Sunday, 6 January 2019

Sake Boxes - Stitch Transfer

It is quite staggering to realise how long Sake Boxes has been in my life! I won the fabric and design in a JEC silent auction in 2011 but was not ready to begin Phase IX at that time so it went into storage for a couple of years.

I started stitching in 2014 at my spring class with Margaret Lewis. I had visited sensei a few weeks earlier to choose my silks and discuss preparation. As well as any stitched outlines, I hoped to have all the foundations stitched prior to class but did not get that far so the first day was spent twisting threads and stitching the foundation of the two vessels. At first these two blocks of solid colour look very stark but I knew that I needed to ignore that and just remember that they will look very different in the end.

When I last wrote about Sake Boxes, in January 2015, the foundations had been pushed to the back of my mind while I focused on the many chrysanthemums and I wrote “Until I get to the gold work on the vessels there will be nothing new to say about this piece, except for an occasional progress report.” While progress has been slow and intermittent, I have failed completely in filing progress reports!

© JEC/Carol-Anne Conway

By the time I attended class at Symondsbury Manor House in March 2015, I had made reasonable progress with the round and pointed petal chrysanthemums. Whenever possible, I like to spend class time working on something new so that I can obtain instruction and iron out any difficulties whilst my tutors are on hand. During this class I wanted to begin the superimposed work on the two vessels. As always, there is preparation to be done before you can start on the fun bits! Ahead of the class I traced the design for the sake box and the ladle on to tissue paper and began the laborious process of stitch transfer onto my foundations.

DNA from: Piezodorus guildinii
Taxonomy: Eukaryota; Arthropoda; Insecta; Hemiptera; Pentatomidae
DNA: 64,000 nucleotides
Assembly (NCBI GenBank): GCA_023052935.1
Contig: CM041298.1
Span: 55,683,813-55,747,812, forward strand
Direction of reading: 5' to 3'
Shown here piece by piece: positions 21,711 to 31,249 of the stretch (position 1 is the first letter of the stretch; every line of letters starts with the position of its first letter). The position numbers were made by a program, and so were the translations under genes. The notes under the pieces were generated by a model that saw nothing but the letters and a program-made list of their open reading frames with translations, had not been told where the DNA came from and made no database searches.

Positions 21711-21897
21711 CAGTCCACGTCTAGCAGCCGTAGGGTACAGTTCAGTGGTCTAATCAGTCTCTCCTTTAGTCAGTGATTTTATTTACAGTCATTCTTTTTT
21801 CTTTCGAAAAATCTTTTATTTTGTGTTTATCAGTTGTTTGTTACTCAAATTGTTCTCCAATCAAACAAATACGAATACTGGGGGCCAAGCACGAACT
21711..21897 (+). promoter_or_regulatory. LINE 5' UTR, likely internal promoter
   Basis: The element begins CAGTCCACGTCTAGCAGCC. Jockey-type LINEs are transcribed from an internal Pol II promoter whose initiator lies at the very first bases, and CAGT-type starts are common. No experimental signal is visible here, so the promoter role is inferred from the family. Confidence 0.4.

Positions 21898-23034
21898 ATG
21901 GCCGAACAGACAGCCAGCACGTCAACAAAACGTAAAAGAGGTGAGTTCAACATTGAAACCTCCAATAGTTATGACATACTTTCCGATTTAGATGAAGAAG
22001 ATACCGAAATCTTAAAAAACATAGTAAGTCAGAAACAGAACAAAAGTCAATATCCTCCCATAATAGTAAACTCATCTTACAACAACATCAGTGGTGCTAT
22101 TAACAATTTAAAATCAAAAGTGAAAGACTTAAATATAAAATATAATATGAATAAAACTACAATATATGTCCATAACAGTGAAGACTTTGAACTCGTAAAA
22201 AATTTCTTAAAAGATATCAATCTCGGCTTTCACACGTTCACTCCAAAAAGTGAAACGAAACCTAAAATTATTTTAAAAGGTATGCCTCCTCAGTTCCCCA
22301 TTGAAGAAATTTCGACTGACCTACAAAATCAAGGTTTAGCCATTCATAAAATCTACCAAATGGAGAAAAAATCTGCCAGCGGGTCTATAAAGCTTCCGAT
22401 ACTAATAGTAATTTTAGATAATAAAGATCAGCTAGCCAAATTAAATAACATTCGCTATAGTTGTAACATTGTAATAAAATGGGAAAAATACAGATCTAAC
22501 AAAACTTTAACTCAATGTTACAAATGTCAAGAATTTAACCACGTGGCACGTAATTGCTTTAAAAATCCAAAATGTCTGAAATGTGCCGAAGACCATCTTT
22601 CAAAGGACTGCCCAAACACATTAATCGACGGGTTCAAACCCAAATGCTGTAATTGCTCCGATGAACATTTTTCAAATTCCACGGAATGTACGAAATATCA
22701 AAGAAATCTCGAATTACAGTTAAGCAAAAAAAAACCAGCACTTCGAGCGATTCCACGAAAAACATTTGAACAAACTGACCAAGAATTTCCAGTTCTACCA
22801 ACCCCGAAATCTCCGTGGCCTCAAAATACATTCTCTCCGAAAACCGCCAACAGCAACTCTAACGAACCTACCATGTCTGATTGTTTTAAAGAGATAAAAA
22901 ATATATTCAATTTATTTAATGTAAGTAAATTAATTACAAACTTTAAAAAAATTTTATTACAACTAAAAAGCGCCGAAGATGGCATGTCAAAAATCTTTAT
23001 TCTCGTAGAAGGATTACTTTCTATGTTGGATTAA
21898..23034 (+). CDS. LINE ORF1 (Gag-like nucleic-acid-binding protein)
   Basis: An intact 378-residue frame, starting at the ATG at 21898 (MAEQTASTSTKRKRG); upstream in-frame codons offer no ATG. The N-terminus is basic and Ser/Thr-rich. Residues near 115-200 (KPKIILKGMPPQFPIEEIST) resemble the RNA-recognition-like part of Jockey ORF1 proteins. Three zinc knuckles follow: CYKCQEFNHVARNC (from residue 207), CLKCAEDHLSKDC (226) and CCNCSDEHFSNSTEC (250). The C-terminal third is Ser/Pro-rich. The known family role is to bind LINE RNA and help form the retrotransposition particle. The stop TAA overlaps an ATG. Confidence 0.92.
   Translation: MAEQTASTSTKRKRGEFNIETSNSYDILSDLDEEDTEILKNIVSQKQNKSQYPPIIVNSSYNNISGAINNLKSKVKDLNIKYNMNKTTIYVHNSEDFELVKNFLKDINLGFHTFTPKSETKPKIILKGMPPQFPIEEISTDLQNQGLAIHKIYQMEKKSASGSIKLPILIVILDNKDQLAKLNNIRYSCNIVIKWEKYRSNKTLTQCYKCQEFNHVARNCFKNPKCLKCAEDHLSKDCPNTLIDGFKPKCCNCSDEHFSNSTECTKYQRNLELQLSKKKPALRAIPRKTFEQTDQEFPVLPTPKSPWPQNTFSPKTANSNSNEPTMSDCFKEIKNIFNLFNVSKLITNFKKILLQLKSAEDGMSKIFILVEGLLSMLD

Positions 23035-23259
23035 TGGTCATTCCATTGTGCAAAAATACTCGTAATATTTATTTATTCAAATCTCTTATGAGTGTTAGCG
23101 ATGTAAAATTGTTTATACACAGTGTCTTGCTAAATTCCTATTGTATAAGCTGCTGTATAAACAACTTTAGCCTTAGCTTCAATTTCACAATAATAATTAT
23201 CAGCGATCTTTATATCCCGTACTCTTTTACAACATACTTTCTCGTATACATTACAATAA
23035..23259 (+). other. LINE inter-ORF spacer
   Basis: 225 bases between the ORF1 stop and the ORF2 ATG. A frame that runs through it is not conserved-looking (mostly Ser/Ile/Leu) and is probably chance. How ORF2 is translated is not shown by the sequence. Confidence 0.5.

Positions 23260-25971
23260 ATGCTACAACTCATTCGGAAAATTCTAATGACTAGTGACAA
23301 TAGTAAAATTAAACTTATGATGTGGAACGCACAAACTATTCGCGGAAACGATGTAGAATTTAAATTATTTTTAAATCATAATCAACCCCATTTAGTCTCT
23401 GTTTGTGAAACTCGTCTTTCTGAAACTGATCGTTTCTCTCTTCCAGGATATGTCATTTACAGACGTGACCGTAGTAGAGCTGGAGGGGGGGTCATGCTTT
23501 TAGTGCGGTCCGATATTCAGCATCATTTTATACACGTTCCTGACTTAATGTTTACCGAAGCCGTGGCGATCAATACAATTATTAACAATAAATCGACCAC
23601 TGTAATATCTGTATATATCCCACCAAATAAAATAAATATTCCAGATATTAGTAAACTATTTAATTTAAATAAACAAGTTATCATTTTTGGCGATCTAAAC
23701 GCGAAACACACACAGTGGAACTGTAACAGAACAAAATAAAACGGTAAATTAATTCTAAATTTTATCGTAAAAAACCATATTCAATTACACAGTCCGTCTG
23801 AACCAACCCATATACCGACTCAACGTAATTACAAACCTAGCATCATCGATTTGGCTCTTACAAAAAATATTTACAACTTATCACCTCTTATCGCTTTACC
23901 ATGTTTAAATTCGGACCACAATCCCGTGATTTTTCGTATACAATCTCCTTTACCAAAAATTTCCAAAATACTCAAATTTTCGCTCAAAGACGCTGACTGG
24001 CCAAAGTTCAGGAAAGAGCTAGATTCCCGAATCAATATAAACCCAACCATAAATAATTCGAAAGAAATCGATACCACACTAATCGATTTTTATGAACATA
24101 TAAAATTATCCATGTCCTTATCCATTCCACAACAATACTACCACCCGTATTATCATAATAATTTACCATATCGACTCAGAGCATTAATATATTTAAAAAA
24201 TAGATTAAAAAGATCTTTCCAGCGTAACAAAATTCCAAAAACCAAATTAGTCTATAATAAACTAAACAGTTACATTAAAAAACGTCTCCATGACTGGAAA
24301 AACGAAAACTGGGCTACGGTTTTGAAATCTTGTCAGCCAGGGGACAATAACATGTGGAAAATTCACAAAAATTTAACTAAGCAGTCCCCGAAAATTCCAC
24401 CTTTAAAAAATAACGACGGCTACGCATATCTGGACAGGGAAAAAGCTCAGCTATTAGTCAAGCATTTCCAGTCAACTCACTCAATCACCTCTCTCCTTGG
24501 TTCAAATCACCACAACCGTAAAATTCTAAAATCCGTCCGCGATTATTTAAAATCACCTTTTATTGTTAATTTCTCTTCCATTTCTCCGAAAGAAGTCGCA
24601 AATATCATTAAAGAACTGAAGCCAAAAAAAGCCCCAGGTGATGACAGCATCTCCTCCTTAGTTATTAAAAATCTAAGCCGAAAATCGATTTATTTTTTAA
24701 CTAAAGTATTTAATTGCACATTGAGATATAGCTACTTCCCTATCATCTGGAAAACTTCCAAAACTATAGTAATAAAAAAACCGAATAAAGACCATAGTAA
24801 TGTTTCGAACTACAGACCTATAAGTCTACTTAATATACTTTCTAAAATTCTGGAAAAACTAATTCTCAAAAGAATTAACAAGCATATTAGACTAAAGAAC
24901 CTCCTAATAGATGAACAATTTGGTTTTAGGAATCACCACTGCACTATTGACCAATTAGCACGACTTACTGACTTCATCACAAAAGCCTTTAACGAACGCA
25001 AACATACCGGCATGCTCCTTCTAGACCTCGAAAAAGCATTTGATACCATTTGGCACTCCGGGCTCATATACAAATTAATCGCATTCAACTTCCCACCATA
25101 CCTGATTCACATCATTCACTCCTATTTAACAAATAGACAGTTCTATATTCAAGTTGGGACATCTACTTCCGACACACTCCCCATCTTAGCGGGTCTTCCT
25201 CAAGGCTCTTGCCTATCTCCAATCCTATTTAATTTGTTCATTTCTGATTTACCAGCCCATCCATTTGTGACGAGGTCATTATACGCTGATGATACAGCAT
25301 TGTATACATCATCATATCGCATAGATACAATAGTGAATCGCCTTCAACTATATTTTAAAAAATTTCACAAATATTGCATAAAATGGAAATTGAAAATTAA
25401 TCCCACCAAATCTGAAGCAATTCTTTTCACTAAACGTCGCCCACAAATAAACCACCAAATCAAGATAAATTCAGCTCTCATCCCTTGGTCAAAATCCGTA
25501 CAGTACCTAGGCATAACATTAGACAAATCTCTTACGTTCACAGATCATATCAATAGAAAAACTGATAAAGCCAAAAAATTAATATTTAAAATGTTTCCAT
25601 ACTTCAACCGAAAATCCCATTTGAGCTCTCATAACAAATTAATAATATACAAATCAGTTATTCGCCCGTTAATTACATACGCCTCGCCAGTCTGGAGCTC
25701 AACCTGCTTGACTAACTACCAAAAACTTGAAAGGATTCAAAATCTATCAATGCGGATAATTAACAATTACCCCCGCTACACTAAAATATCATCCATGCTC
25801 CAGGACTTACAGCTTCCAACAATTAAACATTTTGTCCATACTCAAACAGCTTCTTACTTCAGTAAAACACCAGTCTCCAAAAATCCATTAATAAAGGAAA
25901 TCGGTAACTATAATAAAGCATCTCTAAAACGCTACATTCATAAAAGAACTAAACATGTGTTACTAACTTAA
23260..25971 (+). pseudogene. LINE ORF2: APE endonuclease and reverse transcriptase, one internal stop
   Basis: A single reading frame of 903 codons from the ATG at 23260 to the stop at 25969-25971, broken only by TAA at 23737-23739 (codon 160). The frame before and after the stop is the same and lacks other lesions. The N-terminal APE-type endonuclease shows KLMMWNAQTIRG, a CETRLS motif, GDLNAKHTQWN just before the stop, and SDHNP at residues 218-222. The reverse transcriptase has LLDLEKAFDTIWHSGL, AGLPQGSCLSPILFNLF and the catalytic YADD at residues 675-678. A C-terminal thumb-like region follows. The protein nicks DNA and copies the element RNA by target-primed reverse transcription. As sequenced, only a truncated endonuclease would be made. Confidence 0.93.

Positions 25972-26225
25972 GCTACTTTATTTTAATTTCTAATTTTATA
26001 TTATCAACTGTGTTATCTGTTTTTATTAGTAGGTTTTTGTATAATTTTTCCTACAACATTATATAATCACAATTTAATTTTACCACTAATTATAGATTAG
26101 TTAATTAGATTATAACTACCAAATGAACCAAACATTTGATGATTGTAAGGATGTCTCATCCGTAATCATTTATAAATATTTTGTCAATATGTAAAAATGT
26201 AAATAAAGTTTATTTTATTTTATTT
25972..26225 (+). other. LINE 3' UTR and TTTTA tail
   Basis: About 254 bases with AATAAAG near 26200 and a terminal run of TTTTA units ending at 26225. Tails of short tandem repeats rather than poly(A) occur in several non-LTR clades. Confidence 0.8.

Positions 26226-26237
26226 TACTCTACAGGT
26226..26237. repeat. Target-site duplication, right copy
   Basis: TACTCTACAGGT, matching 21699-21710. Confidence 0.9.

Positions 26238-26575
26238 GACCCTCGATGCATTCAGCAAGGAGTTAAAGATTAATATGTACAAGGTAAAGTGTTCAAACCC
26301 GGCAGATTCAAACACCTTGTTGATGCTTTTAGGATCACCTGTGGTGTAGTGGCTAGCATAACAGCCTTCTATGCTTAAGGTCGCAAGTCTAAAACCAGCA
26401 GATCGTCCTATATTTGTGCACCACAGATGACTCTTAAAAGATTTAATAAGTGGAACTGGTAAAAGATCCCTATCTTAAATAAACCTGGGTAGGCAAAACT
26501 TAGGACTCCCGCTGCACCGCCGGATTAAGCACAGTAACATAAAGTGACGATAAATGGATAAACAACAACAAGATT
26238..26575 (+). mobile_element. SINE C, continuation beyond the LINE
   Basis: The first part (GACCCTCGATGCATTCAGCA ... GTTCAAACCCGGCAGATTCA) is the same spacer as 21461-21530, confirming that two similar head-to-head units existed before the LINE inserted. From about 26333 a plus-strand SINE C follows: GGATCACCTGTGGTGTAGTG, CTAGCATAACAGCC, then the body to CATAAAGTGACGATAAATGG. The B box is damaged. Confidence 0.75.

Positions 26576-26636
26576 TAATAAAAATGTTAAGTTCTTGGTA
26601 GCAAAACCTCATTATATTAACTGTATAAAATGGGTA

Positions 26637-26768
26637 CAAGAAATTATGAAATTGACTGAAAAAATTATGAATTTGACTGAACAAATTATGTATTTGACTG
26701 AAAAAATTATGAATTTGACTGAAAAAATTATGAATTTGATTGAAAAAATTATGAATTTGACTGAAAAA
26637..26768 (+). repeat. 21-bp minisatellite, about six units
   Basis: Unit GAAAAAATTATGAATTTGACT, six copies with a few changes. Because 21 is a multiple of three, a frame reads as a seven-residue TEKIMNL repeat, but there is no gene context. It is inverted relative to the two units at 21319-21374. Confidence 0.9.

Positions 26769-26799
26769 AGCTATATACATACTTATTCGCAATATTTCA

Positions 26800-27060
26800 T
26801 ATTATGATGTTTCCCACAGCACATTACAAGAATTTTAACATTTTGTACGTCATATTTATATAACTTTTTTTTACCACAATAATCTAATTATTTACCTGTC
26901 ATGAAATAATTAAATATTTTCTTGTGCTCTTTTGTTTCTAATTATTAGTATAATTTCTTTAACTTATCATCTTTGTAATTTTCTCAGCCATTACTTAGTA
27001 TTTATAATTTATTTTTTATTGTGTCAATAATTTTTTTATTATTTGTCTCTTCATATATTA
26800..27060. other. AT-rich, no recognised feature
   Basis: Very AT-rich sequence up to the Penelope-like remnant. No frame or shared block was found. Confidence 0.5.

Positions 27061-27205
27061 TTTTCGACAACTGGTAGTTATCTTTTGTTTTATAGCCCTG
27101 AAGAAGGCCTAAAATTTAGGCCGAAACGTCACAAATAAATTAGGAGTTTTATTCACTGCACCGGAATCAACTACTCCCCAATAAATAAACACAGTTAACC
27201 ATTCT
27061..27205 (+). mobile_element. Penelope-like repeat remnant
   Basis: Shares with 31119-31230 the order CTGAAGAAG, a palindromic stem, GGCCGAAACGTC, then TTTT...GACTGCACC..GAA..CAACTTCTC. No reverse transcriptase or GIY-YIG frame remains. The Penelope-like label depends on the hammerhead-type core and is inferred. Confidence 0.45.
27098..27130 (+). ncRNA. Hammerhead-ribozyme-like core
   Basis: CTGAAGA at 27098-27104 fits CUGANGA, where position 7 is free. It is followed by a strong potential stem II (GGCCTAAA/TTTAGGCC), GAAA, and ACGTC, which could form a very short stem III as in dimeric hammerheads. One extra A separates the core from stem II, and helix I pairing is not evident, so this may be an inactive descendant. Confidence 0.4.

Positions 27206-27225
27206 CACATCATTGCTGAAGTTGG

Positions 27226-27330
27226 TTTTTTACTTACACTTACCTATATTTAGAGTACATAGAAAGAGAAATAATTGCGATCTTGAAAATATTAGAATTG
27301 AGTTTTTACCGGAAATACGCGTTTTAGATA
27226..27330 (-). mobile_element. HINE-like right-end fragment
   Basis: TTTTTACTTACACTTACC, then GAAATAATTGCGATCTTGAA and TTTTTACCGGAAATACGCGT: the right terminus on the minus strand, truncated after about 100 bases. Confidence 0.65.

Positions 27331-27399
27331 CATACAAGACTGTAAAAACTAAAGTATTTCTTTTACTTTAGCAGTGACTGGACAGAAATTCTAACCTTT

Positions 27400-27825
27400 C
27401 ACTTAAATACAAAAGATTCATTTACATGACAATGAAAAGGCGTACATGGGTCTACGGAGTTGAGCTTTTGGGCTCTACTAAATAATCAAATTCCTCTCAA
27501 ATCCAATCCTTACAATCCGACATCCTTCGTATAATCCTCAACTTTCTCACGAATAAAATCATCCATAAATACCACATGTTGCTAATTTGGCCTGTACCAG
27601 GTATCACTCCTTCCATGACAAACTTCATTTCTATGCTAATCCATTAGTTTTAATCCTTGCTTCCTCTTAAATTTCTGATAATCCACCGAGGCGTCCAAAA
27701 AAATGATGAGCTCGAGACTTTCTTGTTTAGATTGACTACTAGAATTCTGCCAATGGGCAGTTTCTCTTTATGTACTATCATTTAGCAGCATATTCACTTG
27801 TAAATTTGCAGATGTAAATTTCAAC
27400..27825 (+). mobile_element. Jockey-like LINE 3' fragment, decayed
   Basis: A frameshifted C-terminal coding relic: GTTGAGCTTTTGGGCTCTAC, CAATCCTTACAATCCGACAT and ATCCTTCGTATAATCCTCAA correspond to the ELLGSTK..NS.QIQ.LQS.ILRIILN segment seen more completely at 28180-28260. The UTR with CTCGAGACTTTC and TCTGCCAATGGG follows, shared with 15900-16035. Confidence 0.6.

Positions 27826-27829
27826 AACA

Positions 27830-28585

© JEC/Carol-Anne Conway

I had been advised to use a different colour couching thread for each of the various superimposed elements. This proved to be good advice even though my colour choices did not always work to my advantage.

© JEC/Carol-Anne Conway

Once the entire design has been stitched through the tracing paper comes the even more laborious process of removing the tissue paper. It must be done with care so not to disturb the stitch transfer or the foundation stitches.

© JEC/Carol-Anne Conway

With the tissue paper removed, the two vessels were already transformed and began to get an impression of how they would look with the superimposed work complete.

© JEC/Carol-Anne Conway

Happy Stitching


Merlynn said...

Thanks for posting your progress (even if it was 4 years ago ! ) Your blog is very helpful for a beginner like me. The transferring process looks like it takes a lot of time to do.

Rachel said...

Yes, "painstaking" is the right word for that transfer method, but there are times when it is by far the best choice, aren't there!

D1-D2 said...

It has been a while since your last post. I hope you keep up your blog. The transfer process takes a long time. I like the idea of using different colored couching threads for the elements.

Fireflyinva said...

That is lovely--thanks for posting progress!